Until last year, the press for Matt Pitt, 30, had been overwhelmingly positive. His testimony began when he left college in 2004 because of a drug overdose. At the end of his rope, he cried out to God while lying on the floor of his parents' basement. Pitt says he is not exactly sure what happened in that moment, but he wanted his friends to experience the same thing. He met with a few friends in the basement of his parent's home for prayer and Bible study. Within a year, more than 100 cars lined the street as crowds worshiped in the basement of the Pitt's home. They later moved from church to church, only to find that they outgrew every venue.
The Basement attracts teenagers with high-energy music, stirring dramas, and Pitt's rapid-fire style of preaching. He has described himself as "an ADD kid trying to reach an ADD generation." The crowds made him famous. He has been featured on CBN and TBN. The Basement moved to monthly meetings to accommodate Pitt's busy outside speaking schedule, and the crowd began meeting at one of the largest and fastest-growing churches in the United States, Church of the Highlands. They left that location in 2011 to meet in large civic venues in downtown Birmingham. So in a short period of time Matt Pitt went from praying with some guys in his basement to one of the nation's most prominent youth evangelists and then to being arrested twice in 18 months.
How Did This Happen?
As a pastor in the Birmingham suburbs, I have been drawn to this story. But my fascination has little to do with his arrests or the bizzare 12-minute local news station interview where he compared himself to Martin Luther King Jr. and accused the police of targeting him when he started reaching "black kids." Nor am I mostly intrigued by the drama of that same TV station reporting his parole violation to the police, who chased him down after he jumped off a 45-foot cliff. Instead, I want to know how we got here. How did this happen?
Southern church culture, including Birmingham, celebrates nearly anyone who claims to reach teenagers. We often assume the inherent goodness of any ministry that draws large numbers. And we idolize reaching the next generation to the point that we largely ignore what we are winning them with and what we are winning them to. Despite warning signs, youth pastors continued to take busloads of teenagers to The Basement and Christian radio relentlessly promoted Pitt's meetings.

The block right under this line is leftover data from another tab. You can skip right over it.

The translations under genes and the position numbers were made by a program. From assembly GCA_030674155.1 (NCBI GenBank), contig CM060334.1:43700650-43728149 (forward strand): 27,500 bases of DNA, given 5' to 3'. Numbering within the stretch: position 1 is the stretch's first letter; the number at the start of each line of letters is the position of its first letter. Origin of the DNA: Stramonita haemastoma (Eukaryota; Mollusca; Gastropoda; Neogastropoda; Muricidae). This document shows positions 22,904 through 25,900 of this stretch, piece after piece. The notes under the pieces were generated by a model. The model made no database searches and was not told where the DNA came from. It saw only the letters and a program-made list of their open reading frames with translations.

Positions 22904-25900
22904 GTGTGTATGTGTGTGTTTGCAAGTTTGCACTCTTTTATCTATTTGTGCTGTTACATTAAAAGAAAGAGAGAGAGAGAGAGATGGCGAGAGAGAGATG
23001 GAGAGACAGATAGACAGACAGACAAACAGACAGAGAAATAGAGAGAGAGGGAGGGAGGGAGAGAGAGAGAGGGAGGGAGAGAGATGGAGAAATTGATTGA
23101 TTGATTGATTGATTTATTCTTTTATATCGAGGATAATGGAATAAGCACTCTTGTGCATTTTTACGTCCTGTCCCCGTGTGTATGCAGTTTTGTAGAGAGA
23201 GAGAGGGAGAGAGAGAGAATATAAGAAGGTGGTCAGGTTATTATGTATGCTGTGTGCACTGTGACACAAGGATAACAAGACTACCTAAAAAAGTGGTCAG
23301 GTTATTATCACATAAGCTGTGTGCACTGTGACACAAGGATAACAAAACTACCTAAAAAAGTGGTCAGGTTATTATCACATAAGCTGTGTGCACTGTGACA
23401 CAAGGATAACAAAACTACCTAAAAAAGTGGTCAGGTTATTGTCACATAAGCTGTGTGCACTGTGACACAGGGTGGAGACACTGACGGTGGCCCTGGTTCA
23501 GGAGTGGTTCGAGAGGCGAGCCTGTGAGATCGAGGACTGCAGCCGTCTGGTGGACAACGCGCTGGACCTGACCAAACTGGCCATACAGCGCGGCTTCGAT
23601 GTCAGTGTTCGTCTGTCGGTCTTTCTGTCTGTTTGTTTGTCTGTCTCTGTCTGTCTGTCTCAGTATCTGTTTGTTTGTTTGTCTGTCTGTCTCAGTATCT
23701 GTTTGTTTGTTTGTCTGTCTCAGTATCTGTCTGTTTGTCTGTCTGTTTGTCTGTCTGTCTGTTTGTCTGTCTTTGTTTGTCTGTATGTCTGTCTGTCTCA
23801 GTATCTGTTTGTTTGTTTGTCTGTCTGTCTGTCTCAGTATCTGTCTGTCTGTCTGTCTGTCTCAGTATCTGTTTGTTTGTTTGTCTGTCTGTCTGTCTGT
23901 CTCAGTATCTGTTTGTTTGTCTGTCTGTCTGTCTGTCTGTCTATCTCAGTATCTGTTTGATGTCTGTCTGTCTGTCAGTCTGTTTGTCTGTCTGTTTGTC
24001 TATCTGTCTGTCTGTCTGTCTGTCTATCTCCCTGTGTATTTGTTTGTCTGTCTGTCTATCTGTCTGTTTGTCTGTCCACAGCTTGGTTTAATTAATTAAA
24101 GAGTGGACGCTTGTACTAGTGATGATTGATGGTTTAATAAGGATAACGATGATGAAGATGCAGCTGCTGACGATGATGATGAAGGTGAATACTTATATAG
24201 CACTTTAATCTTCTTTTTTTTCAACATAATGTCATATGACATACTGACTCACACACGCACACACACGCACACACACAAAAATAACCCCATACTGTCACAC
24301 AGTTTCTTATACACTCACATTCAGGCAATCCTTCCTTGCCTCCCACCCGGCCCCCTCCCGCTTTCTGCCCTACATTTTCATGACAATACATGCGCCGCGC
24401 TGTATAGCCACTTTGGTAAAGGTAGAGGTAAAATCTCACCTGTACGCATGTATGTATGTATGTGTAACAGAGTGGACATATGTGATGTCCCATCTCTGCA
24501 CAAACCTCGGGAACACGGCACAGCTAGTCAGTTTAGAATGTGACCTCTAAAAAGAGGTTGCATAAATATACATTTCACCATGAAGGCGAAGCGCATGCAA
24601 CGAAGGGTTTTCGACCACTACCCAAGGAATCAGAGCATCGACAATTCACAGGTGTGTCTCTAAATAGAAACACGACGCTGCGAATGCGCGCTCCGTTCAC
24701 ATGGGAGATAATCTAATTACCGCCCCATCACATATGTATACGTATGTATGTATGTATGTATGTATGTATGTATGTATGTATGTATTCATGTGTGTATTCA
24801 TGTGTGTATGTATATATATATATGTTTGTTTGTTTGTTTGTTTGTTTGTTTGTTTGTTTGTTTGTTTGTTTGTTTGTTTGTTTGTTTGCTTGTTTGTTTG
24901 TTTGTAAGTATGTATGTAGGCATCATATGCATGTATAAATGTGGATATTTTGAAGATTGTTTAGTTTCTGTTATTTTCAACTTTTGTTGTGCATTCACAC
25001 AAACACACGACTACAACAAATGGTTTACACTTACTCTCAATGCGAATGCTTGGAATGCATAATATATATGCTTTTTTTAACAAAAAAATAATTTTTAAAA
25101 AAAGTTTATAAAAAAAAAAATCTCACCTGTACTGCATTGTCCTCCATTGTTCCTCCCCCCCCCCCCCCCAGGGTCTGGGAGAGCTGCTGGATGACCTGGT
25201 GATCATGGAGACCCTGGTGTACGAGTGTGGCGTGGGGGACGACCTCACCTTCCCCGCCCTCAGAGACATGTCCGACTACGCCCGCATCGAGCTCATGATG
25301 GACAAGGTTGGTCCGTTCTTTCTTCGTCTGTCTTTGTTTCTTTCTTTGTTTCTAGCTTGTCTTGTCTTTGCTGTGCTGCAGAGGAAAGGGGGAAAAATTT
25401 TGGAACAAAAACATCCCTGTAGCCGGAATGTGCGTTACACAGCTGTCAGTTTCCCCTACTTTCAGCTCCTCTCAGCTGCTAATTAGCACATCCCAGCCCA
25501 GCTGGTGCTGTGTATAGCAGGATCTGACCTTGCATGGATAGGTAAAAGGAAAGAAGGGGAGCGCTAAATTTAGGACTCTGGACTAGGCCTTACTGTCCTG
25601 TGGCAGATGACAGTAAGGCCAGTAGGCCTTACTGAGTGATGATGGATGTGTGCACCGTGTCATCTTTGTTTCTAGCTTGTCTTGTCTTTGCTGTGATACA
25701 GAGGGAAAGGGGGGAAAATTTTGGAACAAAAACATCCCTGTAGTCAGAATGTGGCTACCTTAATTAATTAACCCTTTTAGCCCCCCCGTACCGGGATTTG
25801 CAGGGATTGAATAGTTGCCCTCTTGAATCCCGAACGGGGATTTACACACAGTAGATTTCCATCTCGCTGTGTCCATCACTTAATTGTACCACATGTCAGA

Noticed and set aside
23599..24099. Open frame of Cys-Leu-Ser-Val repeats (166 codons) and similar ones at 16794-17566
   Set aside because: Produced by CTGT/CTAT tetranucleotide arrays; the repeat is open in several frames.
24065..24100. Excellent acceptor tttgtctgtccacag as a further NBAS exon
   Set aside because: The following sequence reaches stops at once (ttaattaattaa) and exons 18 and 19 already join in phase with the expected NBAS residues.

All the while The Basement's theology was largely ignored. Viewing the videos on The Basement's website reveals an exciting atmosphere that lacks substantial understanding of God as revealed in his Word. Pitt's sermons might have been "in your face," but they did not point teens to the Bible and the gospel message revealed in it. Much of the public also ignored the Bible's teaching about character in leaders because Pitt claimed to have a "calling" from God to lead this ministry. And who could question his results?
But internal calling is only part of what it means to be a gospel minister. The apostle Paul insisted that a man who would lead must not be a new convert. He knew young leaders can become puffed up with conceit and fall into the snare of the Devil. Unfortunately this concern seems to have been valid in the case of Pitt, as members of his board said he refused accountability as more mature men sought to mentor him.
Southern churches rightly desire to reach teenagers, as we should want to see every person in our region come to Christ. But this aim will not be accomplished with a more exciting atmosphere, louder music, and a central charismatic figure who can rouse teens. Churches would better reach the next generation if they emphasized compelling biblical preaching and intergenerational discipleship, and if they empowered parents to teach the gospel to their own children.
Our teenagers do not need someone who can put on a great show so much as they need people to love them, teach them, and model the Christian life for them. Such faithfulness would do more to grab the hearts of our teenagers than a large, loud event ever could.
* * * * *
: Learn more about the kind of churches we need in the American South when you attend Engage the South
, an Acts 29 conference hosted in Birmingham by Beeson Divinity School and co-sponsored by The Gospel Coalition. This one-day event on September 24 features talks from Matt Chandler, David Platt, Bryan Loritts, Kevin Smith, and Ray Ortlund.
Scott Slayton is the lead pastor at Chelsea Village Baptist Church
in Chelsea, Alabama. He graduated from the University of Mobile and the Southern Baptist Theological Seminary. He has been married to Beth for ten years, and they have three daughters. He blogs on life, theology, the church, and mission at scottslayton.net
Post a Comment